Author’s Note: I’m well aware that this particular topic has been talked to death at this point, but I think it’s endlessly important to reiterate since it continues to be a quiet but very painful problem in a modern male’s adult life.
I remember the afternoon I was seeing off my old friend Keegan, after he spent the previous night playing video games and watching anime with me. I must have been around 11 or 12 and, without giving any thought to it, I hugged him goodbye. Not some kind of nonchalant side hug, but a real loving one, because he was my best friend and I really cherished him and his friendship. Afterwards my mother took me aside and told me that she thought that was really strange, and that maybe I made Keegan or his mother uncomfortable because of that. While the memory receded quickly, it internally fucked me emotionally up for years.
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For the past few weeks I’ve been working on the script and location scouting for a project called The After Party. It was our final for my film production class.
Austin Elliot and I wrote the script, and acted in it. Tim Rother wrote the storyboard, edited the script, and directed. I was the post production editor.
Pre-production took place in the two weeks coming up to the shoot, and the actual filming was all done in one night in roughly 6 hours.
The budget was non-existent, so I went and bought a set of camping lights that we used for just about every shot, and things like the shovel came from our houses.
The first track from from Kevin MacLeod, who graciously makes royalty free music for anyone who wants it, and the final piece was my personal favorite song from my best friend Taylor Burdette under the name The Fear of Being Lonely. You can purchase his album here:
I wouldn’t say that The After Party is anything incredible, and I could point out a myriad of small mistakes in the final cut, but I’m quite happy with how it turned out. For a couple of students only a few quarters in to film school, our professor and classmates absolutely loved it, and I hope you do too.
Thanks for all the support everyone gave us, and we’re looking to only get better from here.
Like the Glitch Kings 2K12 video before it, I went for a unified style for this (originally 5+ hours) night of Siege.
The idea behind it was a sort of “night on the town” aesthetic, hence the aggressive font choices and gradient flares on the thumbnails, but in the intermittent weeks since its completion I wish that it had made its way into the actual footage. Instead of a static noise and glitch transition, I would have gone for some quick flare flashes, and would’ve changed the somber sounding intro to something better for a party.
Regardless of that, I’m still quite proud of this little project. The animated transitions took a long time to get right, there are a few one-off jokes that are a couple seconds each, and it was easily the hardest I’ve pushed myself to edit out everything that wasn’t great.
The only downside was, because of the intensity of all this, I haven’t recorded any Siege since, and I’ve been playing a good bit less. Personally I’d love to take on a different game, but I haven’t played much else with friends on PC lately.
So what will be next? I dunno. Might be doing film projects for a while longer.
Season 4 was probably the first time I had a handle of things throughout the post-production process. Editing was really smooth and videos were posted regularly with only one mishap. Recording on the other hand was kind a nightmare.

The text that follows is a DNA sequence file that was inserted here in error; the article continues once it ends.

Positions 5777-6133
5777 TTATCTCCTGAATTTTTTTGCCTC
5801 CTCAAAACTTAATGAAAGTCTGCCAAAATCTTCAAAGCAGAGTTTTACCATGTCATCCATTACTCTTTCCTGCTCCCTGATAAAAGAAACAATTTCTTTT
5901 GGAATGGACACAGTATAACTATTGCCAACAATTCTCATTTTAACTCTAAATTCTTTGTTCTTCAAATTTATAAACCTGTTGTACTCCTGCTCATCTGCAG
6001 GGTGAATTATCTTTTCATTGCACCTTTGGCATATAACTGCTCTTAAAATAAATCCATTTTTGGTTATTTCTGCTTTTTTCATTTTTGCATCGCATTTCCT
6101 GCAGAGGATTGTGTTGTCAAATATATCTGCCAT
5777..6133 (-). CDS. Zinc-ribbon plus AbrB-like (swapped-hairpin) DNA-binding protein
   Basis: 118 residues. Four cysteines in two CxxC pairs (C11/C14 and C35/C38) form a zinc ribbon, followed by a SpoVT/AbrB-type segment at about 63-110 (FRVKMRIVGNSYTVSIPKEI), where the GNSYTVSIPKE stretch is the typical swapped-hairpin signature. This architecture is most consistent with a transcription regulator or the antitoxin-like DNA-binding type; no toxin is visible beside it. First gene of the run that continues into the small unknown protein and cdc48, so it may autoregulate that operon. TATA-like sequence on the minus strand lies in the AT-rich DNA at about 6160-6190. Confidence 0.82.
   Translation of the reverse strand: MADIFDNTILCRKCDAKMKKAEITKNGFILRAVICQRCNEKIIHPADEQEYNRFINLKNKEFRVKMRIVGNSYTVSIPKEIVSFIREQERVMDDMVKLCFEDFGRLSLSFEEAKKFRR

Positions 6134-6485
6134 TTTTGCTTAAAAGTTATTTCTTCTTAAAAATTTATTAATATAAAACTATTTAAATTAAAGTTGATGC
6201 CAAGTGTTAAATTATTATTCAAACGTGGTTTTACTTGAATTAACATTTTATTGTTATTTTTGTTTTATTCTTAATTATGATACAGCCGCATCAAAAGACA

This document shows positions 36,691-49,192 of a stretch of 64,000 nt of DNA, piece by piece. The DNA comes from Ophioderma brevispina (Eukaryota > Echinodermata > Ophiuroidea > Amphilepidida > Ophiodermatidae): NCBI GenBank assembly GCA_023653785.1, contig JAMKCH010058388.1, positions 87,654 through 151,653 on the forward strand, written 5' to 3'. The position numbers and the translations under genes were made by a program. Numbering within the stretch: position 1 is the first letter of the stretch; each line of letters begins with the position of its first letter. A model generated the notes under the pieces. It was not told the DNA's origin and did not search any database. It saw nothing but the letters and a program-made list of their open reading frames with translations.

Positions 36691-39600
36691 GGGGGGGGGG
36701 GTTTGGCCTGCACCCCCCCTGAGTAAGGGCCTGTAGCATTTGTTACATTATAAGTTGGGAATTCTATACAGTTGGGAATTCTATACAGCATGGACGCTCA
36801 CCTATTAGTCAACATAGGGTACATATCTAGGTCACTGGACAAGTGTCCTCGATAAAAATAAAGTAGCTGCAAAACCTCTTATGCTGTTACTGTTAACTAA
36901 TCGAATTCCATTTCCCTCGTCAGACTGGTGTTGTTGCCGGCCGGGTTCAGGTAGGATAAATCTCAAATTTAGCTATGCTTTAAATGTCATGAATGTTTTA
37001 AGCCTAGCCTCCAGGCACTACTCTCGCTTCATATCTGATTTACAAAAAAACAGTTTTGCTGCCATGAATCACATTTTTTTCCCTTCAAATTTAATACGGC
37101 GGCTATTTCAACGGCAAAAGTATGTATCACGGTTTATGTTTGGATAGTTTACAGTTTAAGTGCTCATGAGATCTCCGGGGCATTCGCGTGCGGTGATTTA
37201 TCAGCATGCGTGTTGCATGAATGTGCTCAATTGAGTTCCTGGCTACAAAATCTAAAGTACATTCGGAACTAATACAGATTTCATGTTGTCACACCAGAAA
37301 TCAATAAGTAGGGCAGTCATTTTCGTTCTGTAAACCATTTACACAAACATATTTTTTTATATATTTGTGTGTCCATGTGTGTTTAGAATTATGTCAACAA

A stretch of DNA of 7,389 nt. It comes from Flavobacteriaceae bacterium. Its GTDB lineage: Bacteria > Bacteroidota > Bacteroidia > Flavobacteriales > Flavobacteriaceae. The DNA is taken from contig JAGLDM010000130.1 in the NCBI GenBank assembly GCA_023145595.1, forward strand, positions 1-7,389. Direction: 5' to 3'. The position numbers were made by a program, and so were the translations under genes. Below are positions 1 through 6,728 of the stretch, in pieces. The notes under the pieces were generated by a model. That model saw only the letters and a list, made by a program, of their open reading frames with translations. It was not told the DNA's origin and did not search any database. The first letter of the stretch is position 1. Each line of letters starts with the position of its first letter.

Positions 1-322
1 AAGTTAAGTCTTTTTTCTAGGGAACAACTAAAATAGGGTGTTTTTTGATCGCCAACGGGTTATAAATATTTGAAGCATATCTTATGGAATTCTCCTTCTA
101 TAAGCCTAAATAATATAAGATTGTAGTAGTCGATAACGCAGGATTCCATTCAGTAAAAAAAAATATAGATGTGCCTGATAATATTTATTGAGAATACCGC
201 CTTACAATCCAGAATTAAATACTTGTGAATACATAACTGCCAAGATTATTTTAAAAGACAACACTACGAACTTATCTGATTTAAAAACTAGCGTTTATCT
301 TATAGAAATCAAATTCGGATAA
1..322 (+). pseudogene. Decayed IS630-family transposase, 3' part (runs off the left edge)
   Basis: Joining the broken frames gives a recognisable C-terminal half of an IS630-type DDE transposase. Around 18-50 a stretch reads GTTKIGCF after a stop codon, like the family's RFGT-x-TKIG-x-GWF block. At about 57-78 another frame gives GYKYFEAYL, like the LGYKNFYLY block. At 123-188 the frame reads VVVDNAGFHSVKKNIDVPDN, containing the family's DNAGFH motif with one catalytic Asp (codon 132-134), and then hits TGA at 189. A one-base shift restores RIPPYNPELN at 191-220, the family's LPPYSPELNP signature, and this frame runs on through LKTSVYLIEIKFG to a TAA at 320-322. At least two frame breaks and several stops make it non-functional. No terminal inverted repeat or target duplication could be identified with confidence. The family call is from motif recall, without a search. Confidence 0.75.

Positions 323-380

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Glitch Kings came from a series of Siege matches wherein instead of playing against random people, we played against our own Skype group. It meant that there was a lot more salt than usual.
As far as editing, this was the first time I tried to go for a unified aesthetic. Everything from the title, to the thumbnail, to the transitions all followed the idea of “glitching out.” I wish I had maybe done a bit more with maybe the sound as well, but at some point I would’ve crossed the line to making the actual game less fun to watch.
The best and worst part about people enjoying this is that now I really want to make all my future videos follow the aforementioned unified aesthetic, and that’s putting me in a tough position for the one I’m currently working on.
Starting with my first quarter at the Art Institute of Atlanta, my routines changed a lot last year. I began to work a bit on film projects before and after class. My commute became extremely long compared to my job (which I quit soon thereafter). My number of articles faltered even more than before even as Interactive Friction went on hiatus. But even so, I did get to play some video games.
Upon the completion of writing this I noticed that a lot of the big budget titles failed to impress me, even when they were good, but most of the side projects felt like they had a lot of heart put into them. There may be as many disappointing games on here as favorites, but that’s more because I didn’t have enough time to play everything I wanted to (especially in the ever growing indie-scene). To put it simply: don’t let my list deceive you. This was a fantastic year for games.
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After a longer break than I expected, but still appreciated, Interactive Friction has returned. This time however I’m going to work harder to keep on schedule, and I’ve already completed the first step by editing all the footage prior to this trailer going up. Additionally season 5’s raw footage is already mostly recorded, and the audio for our new project is primed for editing. The latter of these should be what to expect next from Brandon and I.
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